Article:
What I liked

I liked that Ernie Hudson read this book for the audio book.

What I didn’t like

Look, I know people have a lot of great things to say about this book philosophically. There’s a man who made himself a prisoner to atone for some awful wrong-doings he committed because society didn’t punish him and God hadn’t gotten around to it yet, at least this guy developed a sense of morality. That’s more than I can say for the basically alcoholic, serial womanizer, and chronic masturbator that Charles is. I’m not impressed with Charles. I bet he went right on back to drinking and womanizing the minute all of this was over, despite his supposed great philosophical awakening.

How in the heck do you write a book that talks about masturbating so much? This isn’t The Joy of Sex or She Comes First. This is a novel, but, I mean, I guess it’s ultimately up to the author whether or not they want to write a book punctuated with the word masturbate instead of semicolons.

I don’t particularly like Charles; he’s a loser and he’s always going to be a loser. He’s one of those people who are content to sit on the couch all day watching TV rather than being a productive member of society. Those kind of people irritate me.

Why the ever-loving #!$* would a woman, any woman, be interested in Charles? Sure, maybe he has a big penis, but that’s not enough of a reason to sleep with someone, but maybe my standards are much higher than everyone else’s.

Overall

This was a strange book, but at least Winston from Ghostbusters read it to me.

Weigh In

Do people who have no motivation irritate you?

What do you think about Charles?

#861 The Man in My Basement by Walter Mosley was originally published on One-elevenbooks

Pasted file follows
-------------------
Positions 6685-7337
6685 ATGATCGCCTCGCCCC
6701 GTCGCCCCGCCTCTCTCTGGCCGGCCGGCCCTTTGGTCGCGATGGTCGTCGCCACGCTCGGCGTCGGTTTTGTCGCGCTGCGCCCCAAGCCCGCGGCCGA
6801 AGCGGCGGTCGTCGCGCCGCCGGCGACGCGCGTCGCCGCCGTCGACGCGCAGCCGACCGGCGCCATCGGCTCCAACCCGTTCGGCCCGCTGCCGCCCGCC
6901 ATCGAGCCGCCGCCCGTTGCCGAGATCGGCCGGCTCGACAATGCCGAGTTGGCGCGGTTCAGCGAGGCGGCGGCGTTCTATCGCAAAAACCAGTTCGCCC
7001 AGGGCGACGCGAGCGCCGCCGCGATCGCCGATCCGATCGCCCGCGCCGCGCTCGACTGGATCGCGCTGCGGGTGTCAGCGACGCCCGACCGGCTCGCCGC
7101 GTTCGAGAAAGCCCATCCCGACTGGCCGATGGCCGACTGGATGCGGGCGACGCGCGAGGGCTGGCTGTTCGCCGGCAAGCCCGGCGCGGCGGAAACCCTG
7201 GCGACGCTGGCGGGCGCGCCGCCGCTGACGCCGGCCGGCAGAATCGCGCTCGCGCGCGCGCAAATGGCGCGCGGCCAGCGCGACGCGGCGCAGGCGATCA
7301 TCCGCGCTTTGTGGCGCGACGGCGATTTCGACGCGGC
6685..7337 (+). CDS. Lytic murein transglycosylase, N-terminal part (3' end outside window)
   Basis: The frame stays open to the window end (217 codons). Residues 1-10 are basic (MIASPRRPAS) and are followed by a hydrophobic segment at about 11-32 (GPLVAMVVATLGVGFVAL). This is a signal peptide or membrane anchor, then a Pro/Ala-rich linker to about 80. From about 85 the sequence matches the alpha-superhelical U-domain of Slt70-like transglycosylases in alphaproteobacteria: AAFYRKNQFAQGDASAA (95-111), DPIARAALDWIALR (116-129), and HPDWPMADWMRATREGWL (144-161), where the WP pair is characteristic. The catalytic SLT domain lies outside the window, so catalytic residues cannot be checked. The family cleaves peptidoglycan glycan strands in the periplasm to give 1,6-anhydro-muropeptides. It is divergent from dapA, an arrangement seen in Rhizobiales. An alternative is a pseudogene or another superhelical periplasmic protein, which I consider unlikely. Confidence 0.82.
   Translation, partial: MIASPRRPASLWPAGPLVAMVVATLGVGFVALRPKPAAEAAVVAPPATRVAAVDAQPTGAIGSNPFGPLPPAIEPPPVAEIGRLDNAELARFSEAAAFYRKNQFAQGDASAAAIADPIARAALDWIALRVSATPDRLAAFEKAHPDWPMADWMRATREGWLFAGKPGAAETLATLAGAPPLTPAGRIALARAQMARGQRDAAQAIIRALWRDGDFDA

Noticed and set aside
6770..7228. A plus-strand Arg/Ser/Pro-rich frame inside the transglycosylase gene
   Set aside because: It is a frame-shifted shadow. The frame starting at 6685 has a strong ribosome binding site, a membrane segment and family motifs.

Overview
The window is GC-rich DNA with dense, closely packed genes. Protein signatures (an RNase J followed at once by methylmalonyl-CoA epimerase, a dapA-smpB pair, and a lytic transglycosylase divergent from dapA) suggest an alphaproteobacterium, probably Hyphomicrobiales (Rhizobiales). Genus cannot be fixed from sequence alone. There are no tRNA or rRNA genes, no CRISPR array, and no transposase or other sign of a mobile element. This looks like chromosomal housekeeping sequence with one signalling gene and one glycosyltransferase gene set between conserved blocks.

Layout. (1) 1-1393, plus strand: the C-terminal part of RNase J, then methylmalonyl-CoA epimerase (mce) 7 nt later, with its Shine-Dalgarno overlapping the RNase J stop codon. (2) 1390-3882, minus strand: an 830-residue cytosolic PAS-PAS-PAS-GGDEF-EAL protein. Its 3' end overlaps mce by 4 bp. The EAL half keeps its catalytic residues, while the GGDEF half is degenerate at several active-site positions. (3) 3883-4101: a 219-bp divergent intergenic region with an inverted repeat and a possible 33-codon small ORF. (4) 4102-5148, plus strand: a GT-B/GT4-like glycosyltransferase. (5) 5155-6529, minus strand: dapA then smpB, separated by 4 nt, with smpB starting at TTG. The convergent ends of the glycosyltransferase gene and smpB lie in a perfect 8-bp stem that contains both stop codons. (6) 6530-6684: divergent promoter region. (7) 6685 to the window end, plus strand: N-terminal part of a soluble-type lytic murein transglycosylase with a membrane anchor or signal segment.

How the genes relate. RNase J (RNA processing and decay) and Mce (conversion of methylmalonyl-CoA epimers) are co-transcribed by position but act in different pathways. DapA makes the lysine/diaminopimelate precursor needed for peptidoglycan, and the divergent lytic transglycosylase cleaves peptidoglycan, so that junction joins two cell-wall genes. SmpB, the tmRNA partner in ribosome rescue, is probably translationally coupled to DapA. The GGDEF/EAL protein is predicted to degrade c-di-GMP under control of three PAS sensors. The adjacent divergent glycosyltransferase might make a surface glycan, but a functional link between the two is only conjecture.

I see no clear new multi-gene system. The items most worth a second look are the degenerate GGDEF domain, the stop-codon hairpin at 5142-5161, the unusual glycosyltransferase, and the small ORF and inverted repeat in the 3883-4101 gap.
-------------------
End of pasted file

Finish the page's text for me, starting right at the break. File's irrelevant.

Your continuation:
#846 The Ultimate Gift by Jim Stovall

The Ultimate Gift by Jim StovallThe Ultimate Gift by Jim Stovall

Jason Steven’s uncle has died, which wouldn’t be remarkable except for the fact that his uncle owned huge companies and was worth lots of money. Jason goes to the reading of the will. To this person is bequeathed this obscene amount of money. To this person, the company. To this person, this thing and to that person, that thing, but Jason doesn’t get anything.

There is a catch though. Jason was the only one that his uncle considered worth anything. Jason has a chance to inherit something, but he must do what his dead uncle says for an entire year. Jason will be given various gifts throughout the year. If Jason completes everything, he gets something big.

Each month brings Jason a different challenge. He learns to put up a fence with his own two hands. He learns to be a house parent to a group of foster boys. He learns to give back to his community. At the end of the year, Jason is much more enriched as a person, but when he finds out what his uncle is actually giving him, he is astounded and highly grateful.

What I liked

This book was sweet. Not all gifts are tangible. I really liked that Jason spent a year learning how to be a better person. If we could all do that, we’d be living in a better place.

I am not the best person, but I spent three years working as a nurse aide in a nursing home while going to college. It was tough, but I learned a lot about how to treat other people, a whole lot. I think I learned it the hard way. Being a nurse aide is not easy in the least. I think once you do learn how to treat others, it’s not something you forget easily, or at least, I hope not.

A large part of our lives is how we affect other people. What can we do that will bring whatever to other people? Sometimes we lose track of that and are very much for ourselves.

I also liked that this book wasn’t really religious. There might have been something in there, but it wasn’t enough for me to notice it. It’s about being a decent human being, which you don’t necessarily need religion for, but if it helps you, by all means, go to church.

What I didn’t like

It smacked of that saccharine self-help talk you get with some books, but not enough to detract it from being a great book.

Overall

Don’t be a jerk to other people and you’ll be happier.

Weigh In

Do you think we lose sight of helping others?

Would you put yourself at the mercy of someone else for a year?

#846 The Ultimate Gift by Jim Stovall was originally published on One-elevenbooks